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Thomas Jefferson, unlike George Washington and many of their Virginian contemporaries, was not a Tidewater Virginian. The lands he inherited from his father are about 120 miles (195 km) northwest of Williamsburg (about two hours by car on the Interstate 64). While it was no longer quite the frontier, it was just inside the first of Appalachian Mountain ridges, the Blue Ridge. While his father built on the plain, Jefferson erected Monticello on top of the mountain looking toward Charlottesville and the Blue Ridge.
Jefferson, like his older contemporary Benjamin Franklin, was a polymath. Just about everything interested him. While Franklin had an international reputation as a scientist, Jefferson was interested in design -- his house and furnishings, the plantation's landscape and agriculture, the country's future direction. John admits it -- both Franklin and Jefferson have been particular favorites of his from his youth.
Jefferson was a man of conflicts as his ideals collided with the practicalities of the new country and its several cultures. We've seen how the issue of separation of church and state had other consequences. He thought the slavery should be ended but realized that it could not be done in his lifetime -- indeed he owned a plantation with slaves and fathered children by one of his slaves. He remains a controversial figure because of this.
Jefferson was proudest of the three acts he specified for his monument:
He was also
He was obsessive about books. At one time, he owned 12% (yes one of eight) books in North America at a time when books were expensive and imported. His second library of more than 6000 books was sold for $23,950 in 1815 to the country as the basis of the Library of Congress after Washington had been burned by the British in 1814. The LOC now holds 158 million items but still pays homage to Thomas Jefferson.
We can't say any better than the following paragraph from the website's Mountaintop Project page:
"Monticello is Jefferson’s three-dimensional autobiography, and the only U.S. Presidential and private home in the United States recognized by UNESCO as a World Heritage Site. All of Monticello’s preservation projects begin with painstaking study of Jefferson’s extensive documentary records, analysis of the building itself, and study of the grounds. Ninety-percent of what you see in the House is original to Jefferson’s time. Two-thirds of the furnishings on view in the House are Jefferson’s originals. Archaeologists have spent fifty years of research revealing the landscape of slavery on the mountaintop. Monticello is the best documented, best preserved, and the best studied plantation in North America. Thanks to these efforts it is an incomparable site for American storytelling through landscape and architecture."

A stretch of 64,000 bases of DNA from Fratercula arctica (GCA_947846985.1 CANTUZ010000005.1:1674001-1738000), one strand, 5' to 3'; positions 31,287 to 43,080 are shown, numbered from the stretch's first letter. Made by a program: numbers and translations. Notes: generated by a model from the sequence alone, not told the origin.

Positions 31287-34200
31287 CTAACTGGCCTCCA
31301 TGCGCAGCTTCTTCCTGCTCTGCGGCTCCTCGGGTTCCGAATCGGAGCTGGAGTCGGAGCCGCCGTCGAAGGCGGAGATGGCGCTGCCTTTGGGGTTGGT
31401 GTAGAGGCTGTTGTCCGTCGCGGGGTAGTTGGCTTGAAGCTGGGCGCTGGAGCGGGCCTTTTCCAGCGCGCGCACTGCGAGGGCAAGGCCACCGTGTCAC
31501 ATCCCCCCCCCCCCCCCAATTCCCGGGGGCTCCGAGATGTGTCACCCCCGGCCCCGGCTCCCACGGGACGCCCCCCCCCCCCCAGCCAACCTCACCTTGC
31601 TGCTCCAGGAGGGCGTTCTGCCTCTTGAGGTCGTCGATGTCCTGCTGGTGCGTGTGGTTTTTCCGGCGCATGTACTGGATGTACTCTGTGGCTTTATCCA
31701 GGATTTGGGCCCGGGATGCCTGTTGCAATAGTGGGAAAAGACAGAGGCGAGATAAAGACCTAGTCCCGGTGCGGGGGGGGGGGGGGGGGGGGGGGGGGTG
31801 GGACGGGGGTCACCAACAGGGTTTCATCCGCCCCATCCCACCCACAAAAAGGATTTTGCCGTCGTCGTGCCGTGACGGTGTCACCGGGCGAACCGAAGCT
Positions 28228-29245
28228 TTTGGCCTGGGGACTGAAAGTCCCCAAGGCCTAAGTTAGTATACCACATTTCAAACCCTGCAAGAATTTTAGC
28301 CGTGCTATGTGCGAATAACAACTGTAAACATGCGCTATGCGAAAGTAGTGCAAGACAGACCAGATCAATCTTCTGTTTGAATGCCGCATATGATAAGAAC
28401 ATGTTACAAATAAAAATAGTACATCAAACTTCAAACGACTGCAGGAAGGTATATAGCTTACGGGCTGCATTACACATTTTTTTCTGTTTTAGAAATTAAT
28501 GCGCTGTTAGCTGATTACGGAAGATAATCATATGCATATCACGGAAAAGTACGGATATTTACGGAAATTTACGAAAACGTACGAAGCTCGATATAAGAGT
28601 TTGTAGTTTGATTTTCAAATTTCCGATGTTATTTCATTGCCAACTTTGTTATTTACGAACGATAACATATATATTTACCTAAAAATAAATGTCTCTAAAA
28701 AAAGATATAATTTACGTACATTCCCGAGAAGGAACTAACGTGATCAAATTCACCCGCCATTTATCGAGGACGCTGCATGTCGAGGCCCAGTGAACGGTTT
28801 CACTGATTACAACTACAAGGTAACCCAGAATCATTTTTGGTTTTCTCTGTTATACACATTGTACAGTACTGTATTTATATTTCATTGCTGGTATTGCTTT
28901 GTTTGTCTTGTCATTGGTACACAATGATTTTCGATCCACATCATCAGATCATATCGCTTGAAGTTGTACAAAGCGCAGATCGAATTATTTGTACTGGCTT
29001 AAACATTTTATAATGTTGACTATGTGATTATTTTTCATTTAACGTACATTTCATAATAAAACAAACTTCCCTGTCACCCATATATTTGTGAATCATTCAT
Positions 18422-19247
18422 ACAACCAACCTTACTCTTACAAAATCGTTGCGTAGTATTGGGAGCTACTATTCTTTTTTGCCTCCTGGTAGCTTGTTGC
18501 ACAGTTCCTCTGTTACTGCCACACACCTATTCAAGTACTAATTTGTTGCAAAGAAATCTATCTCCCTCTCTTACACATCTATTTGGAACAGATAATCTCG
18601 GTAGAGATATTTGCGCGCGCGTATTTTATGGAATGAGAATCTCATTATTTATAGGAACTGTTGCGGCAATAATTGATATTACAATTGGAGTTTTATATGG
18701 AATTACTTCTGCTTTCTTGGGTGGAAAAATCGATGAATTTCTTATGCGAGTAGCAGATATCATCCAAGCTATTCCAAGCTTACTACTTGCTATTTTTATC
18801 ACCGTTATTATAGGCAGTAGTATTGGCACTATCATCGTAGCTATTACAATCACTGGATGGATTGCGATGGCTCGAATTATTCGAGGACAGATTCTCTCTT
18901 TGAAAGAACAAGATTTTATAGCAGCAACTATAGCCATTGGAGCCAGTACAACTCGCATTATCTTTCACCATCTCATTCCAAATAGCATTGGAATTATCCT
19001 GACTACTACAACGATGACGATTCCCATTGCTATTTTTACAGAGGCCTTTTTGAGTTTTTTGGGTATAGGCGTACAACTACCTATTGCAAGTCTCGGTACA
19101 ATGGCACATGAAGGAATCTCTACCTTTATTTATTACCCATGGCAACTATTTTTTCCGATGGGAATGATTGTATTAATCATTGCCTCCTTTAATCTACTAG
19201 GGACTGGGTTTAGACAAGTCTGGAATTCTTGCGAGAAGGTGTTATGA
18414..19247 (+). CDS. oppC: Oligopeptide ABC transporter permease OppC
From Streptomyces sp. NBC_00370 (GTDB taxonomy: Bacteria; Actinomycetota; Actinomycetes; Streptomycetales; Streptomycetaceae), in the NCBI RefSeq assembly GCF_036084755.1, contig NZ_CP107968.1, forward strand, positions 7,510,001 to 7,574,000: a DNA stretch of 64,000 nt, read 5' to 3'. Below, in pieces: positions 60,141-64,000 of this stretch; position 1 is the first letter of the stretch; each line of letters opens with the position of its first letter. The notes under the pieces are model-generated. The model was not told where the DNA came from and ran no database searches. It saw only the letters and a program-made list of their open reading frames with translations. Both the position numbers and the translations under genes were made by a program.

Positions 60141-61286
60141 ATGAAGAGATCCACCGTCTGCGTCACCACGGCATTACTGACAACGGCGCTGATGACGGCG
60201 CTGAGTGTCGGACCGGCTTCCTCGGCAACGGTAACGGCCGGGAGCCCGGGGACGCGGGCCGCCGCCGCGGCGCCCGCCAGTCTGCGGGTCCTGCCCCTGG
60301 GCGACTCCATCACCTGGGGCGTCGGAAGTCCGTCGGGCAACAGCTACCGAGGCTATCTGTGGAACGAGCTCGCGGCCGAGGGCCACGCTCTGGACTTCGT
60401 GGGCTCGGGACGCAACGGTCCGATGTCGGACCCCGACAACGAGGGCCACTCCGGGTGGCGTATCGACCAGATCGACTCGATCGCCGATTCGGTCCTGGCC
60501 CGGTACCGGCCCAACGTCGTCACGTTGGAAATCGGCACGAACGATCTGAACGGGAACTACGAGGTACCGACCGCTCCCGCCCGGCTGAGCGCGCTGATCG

Monticello is privately owned by a foundation, although it was offered to the nation before the Civil War. Nearly a half million visitors a year come to the site. Photographiy in the building is prohibited without specific reason being given. Go to the website for views inside. The tours are VERY closely scheduled with one tour following another into each ground floor room. While this is necessary due to the visitor volume and the small size of the individual rooms, it seriously undermines appreciation of the details. A longer tour including the upstairs rooms is available for an additional fee but definitely requires advance reservations. It just didn't fit into our schedule.
John visited Monticello fifty years ago in the midst of the Civil Rights struggles. Slavery was confronted then but it is much more prominently discussed now. The parentage of the Hemings children is much more certain with the advent of DNA testing. More of the working part of the plantation has been exposed since the 1960s.
Monticello is filled with books and gadgets:
It is filled with books and gadgets, see the rooms individually for a more complete list of contents.
Now the pictures we could take.
The East Front, the side through which visitors, then and now, enter the building.
The North Side atop one the porticos and working areas.
The West Front (the "nickel side")